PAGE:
Apec nations seeking new trade push
Montana, May 22, 2011
Pacific Rim nations called for a new way forward on free trade amid the virtual collapse of global talks as they focused on keeping open fast-changing areas such as food and clean energy.
Senior trade officials from Apec - the 21-member body that accounts for more than half the world economy - voiced frustration at the standstill in the so-called Doha round that has tried for a decade to forge a global trade pact.
"All ministers agreed that we cannot simply keep doing what we have been doing in the Doha talks if we mean to move forward," US Trade Representative Ron Kirk said after the talks in Big Sky, Montana.
A senior Chinese official blamed unspecified countries' domestic politics and "shortcomings of the multilateral system" for the dire state of the Doha talks.
But Assistant Commerce Minister Yu Jianhua said China was committed to liberalisation both at home and abroad, acknowledging that the world's second largest economy was increasingly dependent on foreign trade.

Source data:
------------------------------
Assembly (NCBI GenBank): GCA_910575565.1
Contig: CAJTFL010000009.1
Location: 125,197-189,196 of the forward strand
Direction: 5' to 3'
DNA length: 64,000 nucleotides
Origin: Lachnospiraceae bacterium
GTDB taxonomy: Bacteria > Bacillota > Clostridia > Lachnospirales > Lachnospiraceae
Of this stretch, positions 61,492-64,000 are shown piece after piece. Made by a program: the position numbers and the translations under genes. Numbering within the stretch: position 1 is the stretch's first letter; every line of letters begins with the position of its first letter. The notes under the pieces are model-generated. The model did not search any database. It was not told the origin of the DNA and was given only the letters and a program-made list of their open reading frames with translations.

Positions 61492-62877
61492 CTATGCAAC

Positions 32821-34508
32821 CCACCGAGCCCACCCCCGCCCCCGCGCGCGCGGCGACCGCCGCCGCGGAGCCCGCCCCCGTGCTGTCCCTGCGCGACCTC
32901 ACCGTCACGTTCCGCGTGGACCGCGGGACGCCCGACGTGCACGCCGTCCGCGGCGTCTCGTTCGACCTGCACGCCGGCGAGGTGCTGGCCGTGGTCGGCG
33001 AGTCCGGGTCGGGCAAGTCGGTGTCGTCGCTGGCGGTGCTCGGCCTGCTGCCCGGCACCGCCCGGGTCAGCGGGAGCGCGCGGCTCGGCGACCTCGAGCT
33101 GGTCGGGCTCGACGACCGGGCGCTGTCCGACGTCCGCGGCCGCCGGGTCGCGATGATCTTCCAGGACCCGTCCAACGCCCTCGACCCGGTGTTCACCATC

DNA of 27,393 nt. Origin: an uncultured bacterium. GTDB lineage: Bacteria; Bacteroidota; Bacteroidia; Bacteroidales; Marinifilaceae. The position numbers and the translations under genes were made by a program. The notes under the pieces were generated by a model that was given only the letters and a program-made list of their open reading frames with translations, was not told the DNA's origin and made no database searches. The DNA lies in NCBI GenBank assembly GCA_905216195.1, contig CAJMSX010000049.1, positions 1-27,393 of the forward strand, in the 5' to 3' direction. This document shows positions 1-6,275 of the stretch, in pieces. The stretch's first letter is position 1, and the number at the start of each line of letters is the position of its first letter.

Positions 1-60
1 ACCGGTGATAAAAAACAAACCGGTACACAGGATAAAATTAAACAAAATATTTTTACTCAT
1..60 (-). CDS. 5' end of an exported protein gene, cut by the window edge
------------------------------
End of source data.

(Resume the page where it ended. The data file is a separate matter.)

Yu said the Doha round should fulfil the mission stated when the talks began in the Qatari capital in 2001 of trying to benefit the poorest countries that felt left out of previous rounds of liberalisation.
The fate of WTO talks will also be on the table next week in Paris at the 50th anniversary of the Organisation for Economic Co-operation and Development, which groups 34 advanced or well-developed economies.
Australian Trade Minister Tim Gloser, who will lead a key session in Paris, warned that a complete collapse of trade negotiations would set off a damaging wave of protectionism around the world.
Separately, Apec officials called for an "open and transparent" trade of food amid concern that unstable prices would lead to export controls.
They asked the 21 economies to "reduce unnecessary requirements in official export certificates for agricultural products" and to "eliminate requirements that are not based on science."